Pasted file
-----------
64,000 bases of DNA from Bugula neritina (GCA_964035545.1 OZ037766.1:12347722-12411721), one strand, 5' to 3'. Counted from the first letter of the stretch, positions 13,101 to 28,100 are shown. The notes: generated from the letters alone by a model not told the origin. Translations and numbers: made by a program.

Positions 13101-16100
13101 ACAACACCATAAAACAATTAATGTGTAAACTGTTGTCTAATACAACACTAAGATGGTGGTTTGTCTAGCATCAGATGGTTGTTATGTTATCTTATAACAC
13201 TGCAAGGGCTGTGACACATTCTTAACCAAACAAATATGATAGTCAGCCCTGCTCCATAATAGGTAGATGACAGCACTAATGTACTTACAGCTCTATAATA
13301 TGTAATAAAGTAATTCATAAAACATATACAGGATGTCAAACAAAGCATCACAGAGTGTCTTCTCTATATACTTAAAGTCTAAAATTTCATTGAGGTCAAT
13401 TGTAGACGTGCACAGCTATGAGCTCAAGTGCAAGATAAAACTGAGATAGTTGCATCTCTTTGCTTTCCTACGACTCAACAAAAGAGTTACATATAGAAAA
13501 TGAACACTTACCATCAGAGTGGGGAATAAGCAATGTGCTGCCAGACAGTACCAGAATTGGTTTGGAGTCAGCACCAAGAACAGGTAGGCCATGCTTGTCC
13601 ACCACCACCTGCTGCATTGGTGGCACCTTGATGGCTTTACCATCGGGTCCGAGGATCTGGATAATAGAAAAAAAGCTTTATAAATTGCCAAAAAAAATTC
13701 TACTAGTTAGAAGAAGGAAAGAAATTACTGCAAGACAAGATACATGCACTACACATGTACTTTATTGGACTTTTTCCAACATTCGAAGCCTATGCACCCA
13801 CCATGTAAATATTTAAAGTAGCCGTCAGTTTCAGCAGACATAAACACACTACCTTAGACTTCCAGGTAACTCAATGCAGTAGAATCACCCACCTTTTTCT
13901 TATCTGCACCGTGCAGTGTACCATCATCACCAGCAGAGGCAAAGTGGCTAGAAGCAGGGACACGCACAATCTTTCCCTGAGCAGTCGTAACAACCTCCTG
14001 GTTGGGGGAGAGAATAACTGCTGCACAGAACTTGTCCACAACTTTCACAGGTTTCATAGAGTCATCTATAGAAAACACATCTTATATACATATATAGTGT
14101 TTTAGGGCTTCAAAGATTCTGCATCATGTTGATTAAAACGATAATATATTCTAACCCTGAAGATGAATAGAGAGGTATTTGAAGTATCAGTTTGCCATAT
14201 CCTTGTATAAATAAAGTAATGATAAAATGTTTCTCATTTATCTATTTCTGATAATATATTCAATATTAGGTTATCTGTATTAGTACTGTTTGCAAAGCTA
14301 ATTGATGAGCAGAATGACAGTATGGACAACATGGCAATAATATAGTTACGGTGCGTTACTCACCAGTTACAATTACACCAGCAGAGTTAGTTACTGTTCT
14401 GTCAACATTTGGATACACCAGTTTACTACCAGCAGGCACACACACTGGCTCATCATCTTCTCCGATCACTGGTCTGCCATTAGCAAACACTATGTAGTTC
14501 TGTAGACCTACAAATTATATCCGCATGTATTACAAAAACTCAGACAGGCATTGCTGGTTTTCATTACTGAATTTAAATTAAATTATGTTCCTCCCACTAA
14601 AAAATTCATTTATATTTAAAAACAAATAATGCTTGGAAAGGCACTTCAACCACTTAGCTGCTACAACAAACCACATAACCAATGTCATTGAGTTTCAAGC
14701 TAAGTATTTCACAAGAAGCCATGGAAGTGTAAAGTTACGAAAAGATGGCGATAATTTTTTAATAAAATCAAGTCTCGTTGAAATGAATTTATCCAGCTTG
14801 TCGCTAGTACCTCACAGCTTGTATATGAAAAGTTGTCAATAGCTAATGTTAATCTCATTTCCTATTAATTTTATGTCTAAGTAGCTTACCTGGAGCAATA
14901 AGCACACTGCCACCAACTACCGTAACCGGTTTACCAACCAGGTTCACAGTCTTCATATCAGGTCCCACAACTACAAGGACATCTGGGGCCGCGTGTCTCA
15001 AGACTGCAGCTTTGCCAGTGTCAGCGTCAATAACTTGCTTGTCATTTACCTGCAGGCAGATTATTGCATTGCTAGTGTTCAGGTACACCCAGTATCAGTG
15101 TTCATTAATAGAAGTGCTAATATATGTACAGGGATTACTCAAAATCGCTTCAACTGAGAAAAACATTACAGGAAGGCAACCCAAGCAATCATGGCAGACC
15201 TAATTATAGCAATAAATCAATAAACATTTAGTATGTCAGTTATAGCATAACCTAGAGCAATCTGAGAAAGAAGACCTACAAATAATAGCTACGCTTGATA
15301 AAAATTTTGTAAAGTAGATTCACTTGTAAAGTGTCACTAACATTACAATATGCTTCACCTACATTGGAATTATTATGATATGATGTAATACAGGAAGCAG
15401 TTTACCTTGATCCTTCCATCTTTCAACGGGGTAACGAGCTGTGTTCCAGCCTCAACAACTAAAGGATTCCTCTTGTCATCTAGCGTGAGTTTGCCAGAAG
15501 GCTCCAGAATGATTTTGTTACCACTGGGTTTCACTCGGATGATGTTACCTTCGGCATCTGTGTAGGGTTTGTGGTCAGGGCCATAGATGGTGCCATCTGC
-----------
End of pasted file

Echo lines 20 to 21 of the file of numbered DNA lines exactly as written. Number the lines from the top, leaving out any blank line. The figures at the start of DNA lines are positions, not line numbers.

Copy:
14801 TCGCTAGTACCTCACAGCTTGTATATGAAAAGTTGTCAATAGCTAATGTTAATCTCATTTCCTATTAATTTTATGTCTAAGTAGCTTACCTGGAGCAATA
14901 AGCACACTGCCACCAACTACCGTAACCGGTTTACCAACCAGGTTCACAGTCTTCATATCAGGTCCCACAACTACAAGGACATCTGGGGCCGCGTGTCTCA